A Virginia House subcommittee has defeated a bill that would have considered crimes against people because of their sexual orientation or gender identity as hate crimes. It would also have required localities to report such instances to the Virginia State Police.
Virginia does not currently consider such crimes to be hate crimes, because of opposition from socially conservative groups like the Family Foundation of Virginia, the Virginia Catholic Conference, and a group representing retired Baptist ministers.
Those groups oppose any effort to pass legislation that recognizes the existence of the LGBT community, for fear that adding “sexual orientation” and “gender identity” in the Code of Virginia will make it easier down the road to pass robust LGBT protections.
The bill would have tasked the Superintendent of the State Police with maintaining a database of information related to hate crimes that are reported in the commonwealth. Currently, Virginia law enforcement officials report suspected hate crimes to the FBI on their own, but there is no centralized source of information about such crimes.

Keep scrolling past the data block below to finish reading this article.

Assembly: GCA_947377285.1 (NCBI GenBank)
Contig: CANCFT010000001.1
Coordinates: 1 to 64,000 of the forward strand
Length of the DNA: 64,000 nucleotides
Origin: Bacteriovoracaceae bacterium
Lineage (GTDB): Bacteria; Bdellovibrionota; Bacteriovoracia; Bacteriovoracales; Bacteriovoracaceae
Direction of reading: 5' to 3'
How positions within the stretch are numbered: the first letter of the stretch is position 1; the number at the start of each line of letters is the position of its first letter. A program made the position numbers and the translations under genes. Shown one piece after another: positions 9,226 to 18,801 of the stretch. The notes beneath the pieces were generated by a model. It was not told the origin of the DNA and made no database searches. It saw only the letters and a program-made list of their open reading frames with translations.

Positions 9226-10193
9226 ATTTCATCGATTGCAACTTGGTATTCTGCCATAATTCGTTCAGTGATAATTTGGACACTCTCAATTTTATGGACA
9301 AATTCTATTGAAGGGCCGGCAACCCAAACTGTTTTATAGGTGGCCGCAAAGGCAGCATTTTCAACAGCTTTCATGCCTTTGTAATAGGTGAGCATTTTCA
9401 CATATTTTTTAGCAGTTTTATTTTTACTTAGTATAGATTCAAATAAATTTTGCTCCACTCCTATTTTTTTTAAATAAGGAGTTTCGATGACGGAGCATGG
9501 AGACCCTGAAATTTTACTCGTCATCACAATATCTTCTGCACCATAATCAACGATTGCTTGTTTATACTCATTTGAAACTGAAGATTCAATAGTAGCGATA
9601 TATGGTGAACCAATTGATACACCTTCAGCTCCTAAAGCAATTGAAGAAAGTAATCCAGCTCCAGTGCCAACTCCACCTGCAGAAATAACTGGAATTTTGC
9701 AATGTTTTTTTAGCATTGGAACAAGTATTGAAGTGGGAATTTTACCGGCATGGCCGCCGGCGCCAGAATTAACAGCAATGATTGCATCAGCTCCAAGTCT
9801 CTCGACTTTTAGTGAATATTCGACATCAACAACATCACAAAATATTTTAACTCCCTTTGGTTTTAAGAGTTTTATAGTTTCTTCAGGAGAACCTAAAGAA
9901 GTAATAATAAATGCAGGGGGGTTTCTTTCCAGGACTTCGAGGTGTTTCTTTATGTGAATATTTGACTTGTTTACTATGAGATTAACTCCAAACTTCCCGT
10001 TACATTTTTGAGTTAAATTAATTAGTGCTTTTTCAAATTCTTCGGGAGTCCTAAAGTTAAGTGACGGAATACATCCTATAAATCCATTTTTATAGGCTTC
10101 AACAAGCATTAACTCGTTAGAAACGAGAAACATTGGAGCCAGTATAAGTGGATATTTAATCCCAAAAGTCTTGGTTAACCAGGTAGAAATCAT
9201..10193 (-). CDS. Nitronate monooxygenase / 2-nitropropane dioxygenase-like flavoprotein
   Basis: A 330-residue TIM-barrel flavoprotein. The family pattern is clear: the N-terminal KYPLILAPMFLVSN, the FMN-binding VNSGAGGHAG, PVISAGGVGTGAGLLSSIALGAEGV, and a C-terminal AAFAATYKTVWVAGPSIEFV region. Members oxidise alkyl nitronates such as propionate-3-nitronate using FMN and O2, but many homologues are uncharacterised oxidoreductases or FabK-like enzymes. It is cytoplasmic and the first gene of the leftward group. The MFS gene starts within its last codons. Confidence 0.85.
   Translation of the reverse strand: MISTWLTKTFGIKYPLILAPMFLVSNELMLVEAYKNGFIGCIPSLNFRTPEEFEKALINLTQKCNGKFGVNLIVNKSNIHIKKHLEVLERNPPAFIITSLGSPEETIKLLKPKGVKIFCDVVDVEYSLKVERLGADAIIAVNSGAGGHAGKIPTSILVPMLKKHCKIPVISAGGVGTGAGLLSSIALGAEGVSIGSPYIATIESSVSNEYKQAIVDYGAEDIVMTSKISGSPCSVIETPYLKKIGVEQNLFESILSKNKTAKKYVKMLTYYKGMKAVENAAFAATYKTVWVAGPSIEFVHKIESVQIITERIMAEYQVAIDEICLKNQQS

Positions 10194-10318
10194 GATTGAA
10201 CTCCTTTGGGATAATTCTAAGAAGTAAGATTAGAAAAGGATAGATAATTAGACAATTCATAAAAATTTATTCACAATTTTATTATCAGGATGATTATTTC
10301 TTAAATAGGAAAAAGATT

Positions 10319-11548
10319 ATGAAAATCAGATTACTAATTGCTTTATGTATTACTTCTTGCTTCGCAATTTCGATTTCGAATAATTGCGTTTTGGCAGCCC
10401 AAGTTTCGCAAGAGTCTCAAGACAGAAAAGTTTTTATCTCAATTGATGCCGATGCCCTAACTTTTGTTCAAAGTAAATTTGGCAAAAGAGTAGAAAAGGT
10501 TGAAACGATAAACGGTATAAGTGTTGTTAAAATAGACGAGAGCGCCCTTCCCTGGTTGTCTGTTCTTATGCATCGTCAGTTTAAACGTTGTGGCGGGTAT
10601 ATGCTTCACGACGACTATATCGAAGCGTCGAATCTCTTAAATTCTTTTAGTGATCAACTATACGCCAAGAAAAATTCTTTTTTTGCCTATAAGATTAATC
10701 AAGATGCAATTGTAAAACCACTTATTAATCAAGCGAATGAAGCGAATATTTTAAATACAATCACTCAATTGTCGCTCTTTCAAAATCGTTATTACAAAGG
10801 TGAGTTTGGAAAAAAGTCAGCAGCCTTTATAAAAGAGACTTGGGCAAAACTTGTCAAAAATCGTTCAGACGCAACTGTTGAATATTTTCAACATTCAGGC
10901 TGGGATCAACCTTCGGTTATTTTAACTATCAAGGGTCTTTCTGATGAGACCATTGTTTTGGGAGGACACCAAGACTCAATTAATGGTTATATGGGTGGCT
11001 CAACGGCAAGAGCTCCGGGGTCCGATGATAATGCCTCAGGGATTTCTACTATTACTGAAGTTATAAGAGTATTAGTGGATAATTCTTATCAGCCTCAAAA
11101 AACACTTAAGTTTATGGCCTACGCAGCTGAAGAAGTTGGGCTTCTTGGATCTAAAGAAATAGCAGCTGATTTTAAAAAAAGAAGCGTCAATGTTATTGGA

The idea behind maintaining a centralized database is to allow law enforcement to track and recognize patterns related to hate crimes in order to prevent them from occurring or lessen the frequency with which they occur.
In past sessions, the bill has received support from the state police, but has been tabled by the Republican majority. Del. Rip Sullivan (D-McLean, Arlington), who has sponsored the bill for the past three sessions, tweeted his disappointment at its defeat:
— Rip Sullivan (@RipSullivan48) January 19, 2017
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